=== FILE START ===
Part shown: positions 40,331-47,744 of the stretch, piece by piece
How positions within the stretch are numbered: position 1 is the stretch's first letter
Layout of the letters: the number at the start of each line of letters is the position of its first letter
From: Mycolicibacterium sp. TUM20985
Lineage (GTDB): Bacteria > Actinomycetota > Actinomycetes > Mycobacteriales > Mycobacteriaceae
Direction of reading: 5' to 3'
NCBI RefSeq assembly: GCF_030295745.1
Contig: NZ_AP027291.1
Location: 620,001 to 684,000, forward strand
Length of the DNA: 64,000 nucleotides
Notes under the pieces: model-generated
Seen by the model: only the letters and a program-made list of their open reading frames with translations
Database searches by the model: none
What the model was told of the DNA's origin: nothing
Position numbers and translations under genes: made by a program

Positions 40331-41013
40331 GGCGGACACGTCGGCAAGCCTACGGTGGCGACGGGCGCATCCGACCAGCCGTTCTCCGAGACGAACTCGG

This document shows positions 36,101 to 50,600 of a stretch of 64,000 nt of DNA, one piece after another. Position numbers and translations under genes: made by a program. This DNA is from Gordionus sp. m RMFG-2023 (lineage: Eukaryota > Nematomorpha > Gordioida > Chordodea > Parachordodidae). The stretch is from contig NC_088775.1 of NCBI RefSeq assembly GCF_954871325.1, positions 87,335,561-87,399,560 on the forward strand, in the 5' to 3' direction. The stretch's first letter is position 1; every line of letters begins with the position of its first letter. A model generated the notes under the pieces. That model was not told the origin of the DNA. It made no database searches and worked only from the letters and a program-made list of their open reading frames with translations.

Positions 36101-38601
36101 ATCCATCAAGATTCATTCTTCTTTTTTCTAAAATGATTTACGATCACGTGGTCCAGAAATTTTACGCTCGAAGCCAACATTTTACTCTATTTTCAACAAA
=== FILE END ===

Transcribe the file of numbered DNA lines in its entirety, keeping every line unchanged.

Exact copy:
Part shown: positions 40,331-47,744 of the stretch, piece by piece
How positions within the stretch are numbered: position 1 is the stretch's first letter
Layout of the letters: the number at the start of each line of letters is the position of its first letter
From: Mycolicibacterium sp. TUM20985
Lineage (GTDB): Bacteria > Actinomycetota > Actinomycetes > Mycobacteriales > Mycobacteriaceae
Direction of reading: 5' to 3'
NCBI RefSeq assembly: GCF_030295745.1
Contig: NZ_AP027291.1
Location: 620,001 to 684,000, forward strand
Length of the DNA: 64,000 nucleotides
Notes under the pieces: model-generated
Seen by the model: only the letters and a program-made list of their open reading frames with translations
Database searches by the model: none
What the model was told of the DNA's origin: nothing
Position numbers and translations under genes: made by a program

Positions 40331-41013
40331 GGCGGACACGTCGGCAAGCCTACGGTGGCGACGGGCGCATCCGACCAGCCGTTCTCCGAGACGAACTCGG

This document shows positions 36,101 to 50,600 of a stretch of 64,000 nt of DNA, one piece after another. Position numbers and translations under genes: made by a program. This DNA is from Gordionus sp. m RMFG-2023 (lineage: Eukaryota > Nematomorpha > Gordioida > Chordodea > Parachordodidae). The stretch is from contig NC_088775.1 of NCBI RefSeq assembly GCF_954871325.1, positions 87,335,561-87,399,560 on the forward strand, in the 5' to 3' direction. The stretch's first letter is position 1; every line of letters begins with the position of its first letter. A model generated the notes under the pieces. That model was not told the origin of the DNA. It made no database searches and worked only from the letters and a program-made list of their open reading frames with translations.

Positions 36101-38601
36101 ATCCATCAAGATTCATTCTTCTTTTTTCTAAAATGATTTACGATCACGTGGTCCAGAAATTTTACGCTCGAAGCCAACATTTTACTCTATTTTCAACAAA